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SONOMA — Kurt Busch. Martin Truex Jr. Elliott Sadler. Greg Biffle. No, it isn't a condensed Who's Who of NASCAR. It's the list of drivers who accused Jeff Gordon of wrecking them during last year's Toyota/Save Mart 350 at Infineon Raceway.

This year, the beloved and berated Vallejo native was a perfect gentleman.

"There were times today where we didn't have the car and I gave up the spots," explained Gordon, who finished second behind Busch on Sunday. "I wasn't going to try to push the issue. I guess that's good and bad. ... I certainly didn't want to make as many enemies as I did last year, because I made a lot of 'em coming out of here."

Gordon never apologized to Busch after last year's incident, and iterated Sunday that he didn't feel the need to do so. But he was the only driver who ventured into Victory Lane to personally congratulate Busch after his victory. Gordon insisted it had nothing to do with 2010.

"The guy did a great job. He drove a great race," he said. "They've been running well. To me, what happened here last year, what happened at Martinsville (when Busch retaliated last October), is behind us. I've moved on from that. I think we're pretty even."


After the race, everyone was talking about the budding feud involving Tony Stewart and Brian Vickers. You might want to keep your eye on Brad Keselowski vs. Juan Pablo Montoya as well.

Keselowski took out the hard-driving Colombian late in the race, then said afterward: "I don't take pride in all that stuff, but at some point you have to run your own deal. It was pretty obvious that it was eat or be eaten, and I wasn't going to be eaten."

"He just plain and simple wrecked us," Montoya said. "It's hard when people don't know how to race on road courses and think they do."

Asked whether he planned to speak to Keselowski, Montoya replied: "No, you have to talk to smart people."

Keselowski finished 10th, Montoya 22nd.


Save Mart Supermarkets has been title sponsor or co-sponsor of this race since 1992 — when pole-sitter Joey Logano was a year old. The relationship is not ready to end. Infineon officials announced Sunday that the raceway and the Modesto-based supermarket chain have signed a new five-year agreement that runs the sponsorship through 2016.

Save Mart was the NASCAR Cup title sponsor here from 1992 to 1997, and has partnered with co-sponsors since 1998. Toyota has co-sponsored the race for five years.


After our extended soggy spring and one brief burst of 100-degree heat, the weather settled into the spectacular Sunday: 74 degrees at the green flag, warm sun, mild breeze, nothing but sunshine in the hills of Carneros.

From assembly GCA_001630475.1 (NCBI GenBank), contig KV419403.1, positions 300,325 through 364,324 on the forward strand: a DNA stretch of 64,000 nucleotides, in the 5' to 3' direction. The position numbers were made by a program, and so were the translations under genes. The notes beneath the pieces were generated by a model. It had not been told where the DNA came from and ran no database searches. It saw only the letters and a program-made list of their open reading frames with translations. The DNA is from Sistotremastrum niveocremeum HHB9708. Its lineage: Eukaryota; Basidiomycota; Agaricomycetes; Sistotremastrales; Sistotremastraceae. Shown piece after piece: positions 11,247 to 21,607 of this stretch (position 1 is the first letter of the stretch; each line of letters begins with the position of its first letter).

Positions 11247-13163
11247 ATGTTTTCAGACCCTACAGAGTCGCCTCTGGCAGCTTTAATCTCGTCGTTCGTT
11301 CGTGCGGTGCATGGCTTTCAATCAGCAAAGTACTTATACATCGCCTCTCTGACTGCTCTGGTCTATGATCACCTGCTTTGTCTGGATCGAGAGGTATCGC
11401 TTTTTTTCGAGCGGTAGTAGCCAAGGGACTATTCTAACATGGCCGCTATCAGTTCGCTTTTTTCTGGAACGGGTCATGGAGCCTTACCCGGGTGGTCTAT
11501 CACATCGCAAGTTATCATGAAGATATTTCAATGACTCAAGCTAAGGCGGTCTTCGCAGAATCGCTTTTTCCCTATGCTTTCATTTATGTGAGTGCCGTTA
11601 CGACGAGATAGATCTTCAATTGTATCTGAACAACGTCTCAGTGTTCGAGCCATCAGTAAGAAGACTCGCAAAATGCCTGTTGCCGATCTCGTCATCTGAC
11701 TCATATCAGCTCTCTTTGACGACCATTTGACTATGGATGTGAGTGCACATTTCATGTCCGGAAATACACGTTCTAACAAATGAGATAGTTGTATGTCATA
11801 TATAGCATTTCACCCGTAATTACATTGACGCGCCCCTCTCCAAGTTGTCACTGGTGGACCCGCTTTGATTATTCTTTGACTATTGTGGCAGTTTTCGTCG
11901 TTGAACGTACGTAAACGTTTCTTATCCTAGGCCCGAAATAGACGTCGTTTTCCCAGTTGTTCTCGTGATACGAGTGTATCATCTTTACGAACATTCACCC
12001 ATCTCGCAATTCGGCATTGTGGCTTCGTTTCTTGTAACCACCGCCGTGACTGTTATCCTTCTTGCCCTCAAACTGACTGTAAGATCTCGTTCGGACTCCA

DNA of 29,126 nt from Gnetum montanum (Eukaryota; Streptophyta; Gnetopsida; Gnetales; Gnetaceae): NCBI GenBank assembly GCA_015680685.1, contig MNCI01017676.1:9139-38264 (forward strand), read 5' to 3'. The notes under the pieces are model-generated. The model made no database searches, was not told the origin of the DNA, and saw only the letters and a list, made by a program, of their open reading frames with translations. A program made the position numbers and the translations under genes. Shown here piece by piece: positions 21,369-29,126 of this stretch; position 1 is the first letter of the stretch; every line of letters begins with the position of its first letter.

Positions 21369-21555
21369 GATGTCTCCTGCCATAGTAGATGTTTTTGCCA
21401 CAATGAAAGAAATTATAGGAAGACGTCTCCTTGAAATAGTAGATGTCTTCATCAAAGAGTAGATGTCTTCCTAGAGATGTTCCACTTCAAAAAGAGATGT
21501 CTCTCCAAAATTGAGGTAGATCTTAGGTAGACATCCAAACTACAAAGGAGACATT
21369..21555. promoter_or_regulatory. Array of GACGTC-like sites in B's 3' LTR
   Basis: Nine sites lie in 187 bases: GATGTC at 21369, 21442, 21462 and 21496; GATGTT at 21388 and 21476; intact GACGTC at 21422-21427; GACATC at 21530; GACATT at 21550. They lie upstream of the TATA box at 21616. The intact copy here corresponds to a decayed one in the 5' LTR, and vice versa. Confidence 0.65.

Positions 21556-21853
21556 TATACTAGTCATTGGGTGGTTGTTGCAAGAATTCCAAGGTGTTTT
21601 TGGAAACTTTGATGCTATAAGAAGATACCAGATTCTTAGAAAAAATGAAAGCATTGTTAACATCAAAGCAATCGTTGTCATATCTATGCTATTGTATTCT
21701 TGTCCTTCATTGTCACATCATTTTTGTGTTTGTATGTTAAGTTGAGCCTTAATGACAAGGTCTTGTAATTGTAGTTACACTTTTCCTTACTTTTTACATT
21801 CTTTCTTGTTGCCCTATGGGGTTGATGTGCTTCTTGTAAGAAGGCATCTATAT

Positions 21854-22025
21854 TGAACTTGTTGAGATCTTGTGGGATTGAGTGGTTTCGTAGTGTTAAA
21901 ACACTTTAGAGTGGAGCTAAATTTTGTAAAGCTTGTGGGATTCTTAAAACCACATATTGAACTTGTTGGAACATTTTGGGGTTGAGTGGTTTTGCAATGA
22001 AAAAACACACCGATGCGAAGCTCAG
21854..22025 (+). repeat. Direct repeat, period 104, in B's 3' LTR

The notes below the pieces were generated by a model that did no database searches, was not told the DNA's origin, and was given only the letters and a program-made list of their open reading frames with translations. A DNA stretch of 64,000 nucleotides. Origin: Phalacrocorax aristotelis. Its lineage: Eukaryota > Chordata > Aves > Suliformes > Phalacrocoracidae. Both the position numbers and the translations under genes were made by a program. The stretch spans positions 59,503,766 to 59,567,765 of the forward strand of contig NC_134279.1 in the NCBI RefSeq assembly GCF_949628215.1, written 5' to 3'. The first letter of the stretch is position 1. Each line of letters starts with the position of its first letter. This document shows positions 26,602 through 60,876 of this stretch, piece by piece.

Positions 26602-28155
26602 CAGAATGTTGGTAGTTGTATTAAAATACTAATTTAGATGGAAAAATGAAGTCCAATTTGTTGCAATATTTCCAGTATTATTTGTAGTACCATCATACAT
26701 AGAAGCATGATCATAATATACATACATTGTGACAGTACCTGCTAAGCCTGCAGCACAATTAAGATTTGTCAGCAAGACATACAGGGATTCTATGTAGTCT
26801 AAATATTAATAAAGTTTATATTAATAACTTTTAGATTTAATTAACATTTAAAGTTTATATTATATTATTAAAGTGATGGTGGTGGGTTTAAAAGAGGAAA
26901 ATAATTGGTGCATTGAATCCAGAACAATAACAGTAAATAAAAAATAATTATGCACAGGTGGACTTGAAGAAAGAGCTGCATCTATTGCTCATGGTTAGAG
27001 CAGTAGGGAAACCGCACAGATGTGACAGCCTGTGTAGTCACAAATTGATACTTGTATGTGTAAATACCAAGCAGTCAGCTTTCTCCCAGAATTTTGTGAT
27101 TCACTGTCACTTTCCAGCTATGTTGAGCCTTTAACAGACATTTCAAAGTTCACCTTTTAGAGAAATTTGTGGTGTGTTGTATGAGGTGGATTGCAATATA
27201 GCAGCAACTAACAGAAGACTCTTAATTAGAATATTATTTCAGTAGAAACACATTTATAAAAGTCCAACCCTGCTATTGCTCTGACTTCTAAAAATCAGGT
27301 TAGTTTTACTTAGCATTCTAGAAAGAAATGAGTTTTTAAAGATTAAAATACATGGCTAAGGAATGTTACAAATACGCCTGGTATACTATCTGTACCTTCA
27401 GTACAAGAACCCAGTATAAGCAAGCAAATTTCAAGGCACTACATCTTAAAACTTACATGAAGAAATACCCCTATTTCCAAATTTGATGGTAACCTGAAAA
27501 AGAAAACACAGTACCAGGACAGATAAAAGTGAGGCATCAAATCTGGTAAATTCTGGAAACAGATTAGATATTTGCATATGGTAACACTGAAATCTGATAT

"I always say, I never realized how good the weather was when I lived here," North Bay native Gordon told the few-hundred people who came to hear him talk near Turn 11 at about 9:30 a.m. Sunday. "I took it for granted, I guess. I always remember the foggy mornings in Vallejo, but I forgot about the lack of clouds, which I saw a lot of in Indiana, when I lived in Indiana, and North Carolina, where I am now."


Here's the opposing viewpoint, courtesy of driver Clint Bowyer, who wrote a journal entry for the nascarspeedtv.com site earlier in the week: "I guess I'm just the good ol' boy, beer-drinking type, but Sonoma as a destination doesn't do anything for me. ... I'm not big on wine, so you won't catch me sipping wine and nibbling cheese later this week. And I don't really want to look at the hills those grapes grow on either."

Would Bowyer really bite the hand that feeds him in Northern California? Would he care to rephrase the sentiment? Uhh, no.

"So many people talk about how beautiful the countryside and vineyards are, but I just don't see it," Bowyer wrote. "Give me cattle out on a Kansas ranch and a cold beer any day. I go out to Sonoma to do my job in the No. 33 Cheerios/Hamburger Helper Chevrolet and get the hell out of there as soon as possible."


NASCAR reported no issues with inspection. It will further inspect the No. 22 (Busch) and No. 7 (Robby Gordon) chassis, and the No. 22, No. 7 and No. 24 (Jeff Gordon) engines back in Concord, N.C.

The Infineon crowd was estimated at 93,000.

Michael McDowell flew back from a Nationwide race in Atlanta and drove the No. 66 car in which David Mayhew had qualified. Because of the change, McDowell had to drop to the rear of the line prior to the green flag.